Added: Chayse Bashaw - Date: 09.05.2022 00:04 - Views: 33528 - Clicks: 1085
In its heyday, Danville was a thriving textile and tobacco community. The famed Dan River Mills operated along you guessed it the Dan River, which flows through the center of town and from which the town draws its name. After the textile mills closed and much of the tobacco business collapsed, Danville went through a long decline—like many other communities in this part of the Piedmont region. You can read the set of articles that Deb and I did on Danville and its region here.
Samples from its editorial :. Danville still has plenty of troubles, of course—the Ikea plant there recently announced its closing. But economic development everywhere has always been several steps forward and several backwards at the same time. The big picture is that Danville is undergoing a remarkable transformation, from a Southern mill town without any active mills to a poster child for how to build a new economy out of the ruins. National politicians can be glib about asing blame—be it foreign competition or rapacious corporations—but local leaders need to ignore all that and get to work fixing their own communities.
Worth reading and considering, beyond Virginia and North Carolina.
Thanks to the editor of The Roanoke Times. Here is another look at the far-southern-Virginia town of Danville: once a thriving tobacco-and-textile center, now trying to figure out what to do after all the mills have shut down.
A summary:. Its area of responsibility includes the city of Danville itself, neighboring Pittsylvania County in Virginia, and the larger Dan River area extending into Caswell County in rural North Carolina. Why is this worth mentioning?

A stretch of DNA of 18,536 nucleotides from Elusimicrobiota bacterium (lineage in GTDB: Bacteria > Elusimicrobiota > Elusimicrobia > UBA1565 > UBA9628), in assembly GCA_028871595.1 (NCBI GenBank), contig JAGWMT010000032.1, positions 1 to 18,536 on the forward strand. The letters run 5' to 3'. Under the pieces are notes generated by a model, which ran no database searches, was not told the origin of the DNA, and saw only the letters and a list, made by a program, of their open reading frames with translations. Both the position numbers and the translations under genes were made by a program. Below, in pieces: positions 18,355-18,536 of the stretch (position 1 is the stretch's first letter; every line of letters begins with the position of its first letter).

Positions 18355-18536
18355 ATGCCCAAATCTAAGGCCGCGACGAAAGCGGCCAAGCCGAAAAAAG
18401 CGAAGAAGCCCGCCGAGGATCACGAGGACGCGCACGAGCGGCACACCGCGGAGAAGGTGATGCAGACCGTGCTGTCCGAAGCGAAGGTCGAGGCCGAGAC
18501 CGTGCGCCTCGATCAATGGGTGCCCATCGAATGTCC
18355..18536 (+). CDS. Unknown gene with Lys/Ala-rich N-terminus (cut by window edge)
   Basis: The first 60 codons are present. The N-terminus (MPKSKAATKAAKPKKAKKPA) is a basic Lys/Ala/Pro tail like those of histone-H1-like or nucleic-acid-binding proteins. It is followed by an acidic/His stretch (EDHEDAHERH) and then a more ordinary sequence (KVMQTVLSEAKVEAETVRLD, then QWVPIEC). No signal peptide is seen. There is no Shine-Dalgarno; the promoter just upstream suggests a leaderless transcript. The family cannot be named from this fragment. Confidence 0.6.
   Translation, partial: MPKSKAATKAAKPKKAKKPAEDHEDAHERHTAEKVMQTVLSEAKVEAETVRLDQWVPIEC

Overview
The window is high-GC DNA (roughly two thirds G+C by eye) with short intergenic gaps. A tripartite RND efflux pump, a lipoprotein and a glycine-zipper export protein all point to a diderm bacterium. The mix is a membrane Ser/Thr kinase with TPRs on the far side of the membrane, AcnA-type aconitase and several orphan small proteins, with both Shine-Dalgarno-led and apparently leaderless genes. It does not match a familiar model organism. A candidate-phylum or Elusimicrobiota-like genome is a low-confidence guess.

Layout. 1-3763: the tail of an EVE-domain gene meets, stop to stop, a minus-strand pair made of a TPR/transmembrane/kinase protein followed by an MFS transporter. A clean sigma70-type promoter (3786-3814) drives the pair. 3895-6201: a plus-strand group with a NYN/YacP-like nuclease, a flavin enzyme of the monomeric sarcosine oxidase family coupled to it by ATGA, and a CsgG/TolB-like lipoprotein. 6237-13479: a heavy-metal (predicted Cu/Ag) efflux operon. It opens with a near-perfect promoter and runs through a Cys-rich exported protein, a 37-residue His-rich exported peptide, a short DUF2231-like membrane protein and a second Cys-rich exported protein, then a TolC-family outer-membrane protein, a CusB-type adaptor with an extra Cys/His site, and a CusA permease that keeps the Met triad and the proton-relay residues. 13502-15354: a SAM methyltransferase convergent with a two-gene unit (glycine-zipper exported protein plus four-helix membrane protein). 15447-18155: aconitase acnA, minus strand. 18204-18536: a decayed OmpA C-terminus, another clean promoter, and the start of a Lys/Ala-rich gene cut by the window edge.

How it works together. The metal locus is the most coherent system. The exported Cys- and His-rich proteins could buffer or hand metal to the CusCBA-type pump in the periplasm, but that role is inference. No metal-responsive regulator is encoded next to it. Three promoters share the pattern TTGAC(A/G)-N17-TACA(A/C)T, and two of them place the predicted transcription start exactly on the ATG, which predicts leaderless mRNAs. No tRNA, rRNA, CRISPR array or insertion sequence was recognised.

You can read extensive details about health conversion foundations from Health Affairsbut in brief: These are charities set up when a nonprofit hospital or similar facility is sold to a private company. Hundreds of them operate around the countrywith total assets in the tens of billions. Many more examples are listed in the Rural Health Initiative newsletter, here. Could the sale of a nonprofit health center to a for-profit firm conceivably be a net benefit for a community?
As opposed to one more step toward an over-marketized, winner-take-all society? But an initial look at think-tank and academic papers suggests that many of the foundations have tried to address public-health and community-improvement goals in their areas. On balance, they offer a positive assessment. Maybe everyone else reporting on rural and smaller-town development already knew about health conversion foundations. Now, of course, I see s of it everywhere. The title of the institute may seem overly ambitious, but the existence of this research center represents a serious effort to correct a regional weakness, and to apply unusual resources to that end.
Virginia Tech, in Blacksburg, is two-plus hours away by car, and so is the University of Virginia, in Charlottesville. Those in North Carolina are far enough away not to have Danville within their force field for attracting students and faculty, or fostering spin-off research companies.
In those days, it was more convenient for the mills if the locals lacked choices in schooling and occupation.